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Potentially interesting transient in NGC 4631

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Robin Leadbeater's picture
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Potentially interesting transient in NGC 4631

ATLAS have  announced an interesting transient in a nearby (4Mpc) galaxy NGC 4631.

https://www.wis-tns.org/astronotes/astronote/2021-33

It was discovered yesterday at mag 18.1 which at this distance gives an absolute magnitude of -10.  It could be a nova but this would make it at the high luminosity end. It is embedded deep in the galaxy and looking at  the discovery image it would be a  tough imaging target at the moment and well out of range of amateur spectroscopy but if it turns out to be a supernova on the rise it could get much brighter (a type Ia without extinction would reach mag 9 a this distance !)

EDIT: If it is a supernova caught early it should already be much brighter tonight

Robin

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brightening

That's a great shot Nick, particularly with that bright moon. (To much haze here. I could not even see the galaxy)  It looks like it  probably is a supernova then. It depends on extinction of course which could be high given where it is but this might end up being one of the brightest for quite a while.

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I'd marked the wrong object!

My original post, which I've deleted, marked the wrong object. The new one is correct but has a later timestamp. Robin's reply hasn't violated the rules of causality.

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:-))

I thought I was going crazy for a moment there replying to imaginary posts !

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Now up to around 16.8

Here it is from 2021-01-30T23:46:28 against a very lumpy galaxy background. Astrometry matches the quoted position to within 1 arcsec.

Robin Leadbeater's picture
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LRN

It has now been classified as a probable Luminous Red Nova.  

http://www.astronomerstelegram.org/?read=14360

I have to confess I had to look up what that was. Fascinating !

https://ui.adsabs.harvard.edu/abs/2019A%26A...630A..75P/abstract

Robin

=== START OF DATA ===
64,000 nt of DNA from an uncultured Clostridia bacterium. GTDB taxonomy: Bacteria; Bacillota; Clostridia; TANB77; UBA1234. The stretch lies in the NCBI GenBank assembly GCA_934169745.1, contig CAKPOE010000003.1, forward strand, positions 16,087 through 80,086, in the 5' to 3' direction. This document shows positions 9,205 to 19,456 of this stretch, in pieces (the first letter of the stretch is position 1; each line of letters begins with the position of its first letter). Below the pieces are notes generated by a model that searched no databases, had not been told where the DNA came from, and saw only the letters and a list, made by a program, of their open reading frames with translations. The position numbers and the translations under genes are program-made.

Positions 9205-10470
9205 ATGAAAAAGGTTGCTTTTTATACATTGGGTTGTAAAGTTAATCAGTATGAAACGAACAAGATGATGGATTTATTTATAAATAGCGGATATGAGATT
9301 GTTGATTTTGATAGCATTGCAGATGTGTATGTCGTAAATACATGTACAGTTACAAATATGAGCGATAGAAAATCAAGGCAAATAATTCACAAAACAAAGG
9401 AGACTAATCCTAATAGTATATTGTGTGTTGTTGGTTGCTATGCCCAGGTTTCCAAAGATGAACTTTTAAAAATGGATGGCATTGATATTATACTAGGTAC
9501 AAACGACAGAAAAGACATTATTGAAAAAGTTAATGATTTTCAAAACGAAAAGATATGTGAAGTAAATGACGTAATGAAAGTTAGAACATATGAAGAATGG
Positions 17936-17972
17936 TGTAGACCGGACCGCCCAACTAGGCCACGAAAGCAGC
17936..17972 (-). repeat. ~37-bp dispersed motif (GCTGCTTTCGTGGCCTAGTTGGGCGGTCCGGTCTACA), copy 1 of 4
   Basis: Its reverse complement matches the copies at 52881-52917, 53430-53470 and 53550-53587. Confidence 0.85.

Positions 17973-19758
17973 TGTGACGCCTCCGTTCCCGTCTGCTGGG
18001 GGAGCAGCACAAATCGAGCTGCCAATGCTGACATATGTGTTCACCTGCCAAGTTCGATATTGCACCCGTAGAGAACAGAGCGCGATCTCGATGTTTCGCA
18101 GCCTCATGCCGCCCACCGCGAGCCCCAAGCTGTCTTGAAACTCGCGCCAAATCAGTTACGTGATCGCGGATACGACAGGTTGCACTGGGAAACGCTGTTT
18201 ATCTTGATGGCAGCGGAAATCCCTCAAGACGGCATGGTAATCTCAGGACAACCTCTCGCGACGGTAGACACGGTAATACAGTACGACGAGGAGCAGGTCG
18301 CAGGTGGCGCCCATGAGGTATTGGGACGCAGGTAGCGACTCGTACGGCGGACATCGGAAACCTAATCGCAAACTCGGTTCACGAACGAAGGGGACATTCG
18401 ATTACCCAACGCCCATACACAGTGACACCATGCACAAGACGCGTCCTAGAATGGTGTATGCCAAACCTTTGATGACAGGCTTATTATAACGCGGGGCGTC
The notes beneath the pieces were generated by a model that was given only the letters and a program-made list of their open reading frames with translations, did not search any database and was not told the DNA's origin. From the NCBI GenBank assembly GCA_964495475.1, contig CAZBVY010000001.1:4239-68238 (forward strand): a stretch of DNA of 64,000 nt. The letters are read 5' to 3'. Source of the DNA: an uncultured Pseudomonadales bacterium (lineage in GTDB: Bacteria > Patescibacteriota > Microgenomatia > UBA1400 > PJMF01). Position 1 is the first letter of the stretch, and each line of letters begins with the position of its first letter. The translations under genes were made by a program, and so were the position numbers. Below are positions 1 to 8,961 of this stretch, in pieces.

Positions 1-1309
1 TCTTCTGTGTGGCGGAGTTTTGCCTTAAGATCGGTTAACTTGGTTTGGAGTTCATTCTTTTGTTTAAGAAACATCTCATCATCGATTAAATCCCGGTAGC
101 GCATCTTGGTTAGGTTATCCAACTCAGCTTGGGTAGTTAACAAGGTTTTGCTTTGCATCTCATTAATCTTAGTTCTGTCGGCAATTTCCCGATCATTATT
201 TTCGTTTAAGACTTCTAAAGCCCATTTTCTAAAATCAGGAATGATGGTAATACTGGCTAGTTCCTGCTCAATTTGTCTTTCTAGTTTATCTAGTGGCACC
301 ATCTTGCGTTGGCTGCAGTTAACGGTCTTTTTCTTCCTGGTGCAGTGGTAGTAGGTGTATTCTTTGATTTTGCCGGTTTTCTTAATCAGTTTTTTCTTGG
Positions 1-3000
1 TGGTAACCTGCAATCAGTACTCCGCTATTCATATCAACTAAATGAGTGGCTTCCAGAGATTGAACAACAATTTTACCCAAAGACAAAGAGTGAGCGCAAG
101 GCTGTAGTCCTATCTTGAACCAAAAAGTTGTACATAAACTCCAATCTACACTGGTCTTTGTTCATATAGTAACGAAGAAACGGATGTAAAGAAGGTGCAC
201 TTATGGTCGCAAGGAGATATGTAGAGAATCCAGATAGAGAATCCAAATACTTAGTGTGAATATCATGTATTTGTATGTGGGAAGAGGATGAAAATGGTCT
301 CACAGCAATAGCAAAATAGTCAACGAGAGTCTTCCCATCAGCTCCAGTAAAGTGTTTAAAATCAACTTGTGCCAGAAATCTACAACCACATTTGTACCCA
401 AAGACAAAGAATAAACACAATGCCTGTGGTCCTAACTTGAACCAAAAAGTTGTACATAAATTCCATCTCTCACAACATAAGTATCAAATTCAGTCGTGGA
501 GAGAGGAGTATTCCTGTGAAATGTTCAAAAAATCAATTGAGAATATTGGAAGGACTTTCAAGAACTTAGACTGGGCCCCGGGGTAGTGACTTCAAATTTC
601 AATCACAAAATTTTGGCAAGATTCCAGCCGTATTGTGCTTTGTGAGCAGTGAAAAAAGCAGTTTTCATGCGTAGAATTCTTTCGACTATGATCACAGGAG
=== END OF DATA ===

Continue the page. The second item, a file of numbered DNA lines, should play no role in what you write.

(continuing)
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LRNs

That was interesting breakfast reading. The last time I imaged one of these was when V838 Mon erupted 18 years ago. CCDs were much smaller then!

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V838 Mon

I remember imaging that with my modified webcam and CCTV camera

http://www.threehillsobservatory.co.uk/astro/astro_image_37.htm

and the spectacular light echo images from the Hubble. I took over where the Hubble left off :-)

http://www.threehillsobservatory.co.uk/astro/v838Mon_anim.gif

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Really nice animation

Really nice animation although I can see the difference between Hubble and your setup...

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NCG4631

Very interesting reading, and a good picture, I've never heard of this class of nova before. I hope you manage to get a spectra, fascinating class of object.

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Information from Ron Arbour

Ron Arbour has asked me to post this message in his behalf:

The object AT2021 recently discovered in NGC 4631 has been classified as a Luminous Red Variable which is a sub group of Intermediate Luminosity Optical Transients. This group included Intermediate Luminosity Red Transients and intermediate Red Novae among others and bridged the gap between Novae and Supernovae. The first discovery and hence archetype of all these objects was discovered by an amateur and member of the Association, namely myself. A paper on the object was published in the Journal.

J.Br.Astron.Assoc. 126, 3, 2016
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SN 2008S

Yes, a very impressive achievement from Ron.

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Image from last night

I took this colur image last night in fairly average conditions - in my image it has a blueish tint of a typical supernova.

Peter

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AT2021biy in NGC 4631 - Not a supernova
For clarification, the object designated AT2021biy has not been classified as a supernova but rather a Luminous Red Nova or Luminous Blue variable:
 
The response to my communication with Andrea Pastorello, one of the authours, is as follows:  
"This is surely NOT a supernova.
I'm not sure 100% it is a LRN or an LBV-outburst, we need to follow it to precisely classify it.
It is called *red* because it becomes red (cold) very rapidly, much more rapidly than most transient types, and will reach a mid-M stellar spectral type
after a few months”.
I hope this clarifies why the object appears blue, well shown in Peter Tickner’s excellent colour image. It would be nice to see an image when the object eventually turns red. However that may be very difficult as it could be quite faint.
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not a supernova

Indeed, as I already reported

https://britastro.org/comment/10041#comment-10041

I never said it was a supernova and posted the classification as soon as it became available

Cheers

Robin

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Potentially interesting transient in NGC 4631

I think we can agree though it has indeed turned out to be a  "Potentially interesting transient in NGC 4631" 

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light curve

The light curve of some of these objects bounces back though as they redden as the reference I posted shows so it would be interesting to take a comparison image in a few months time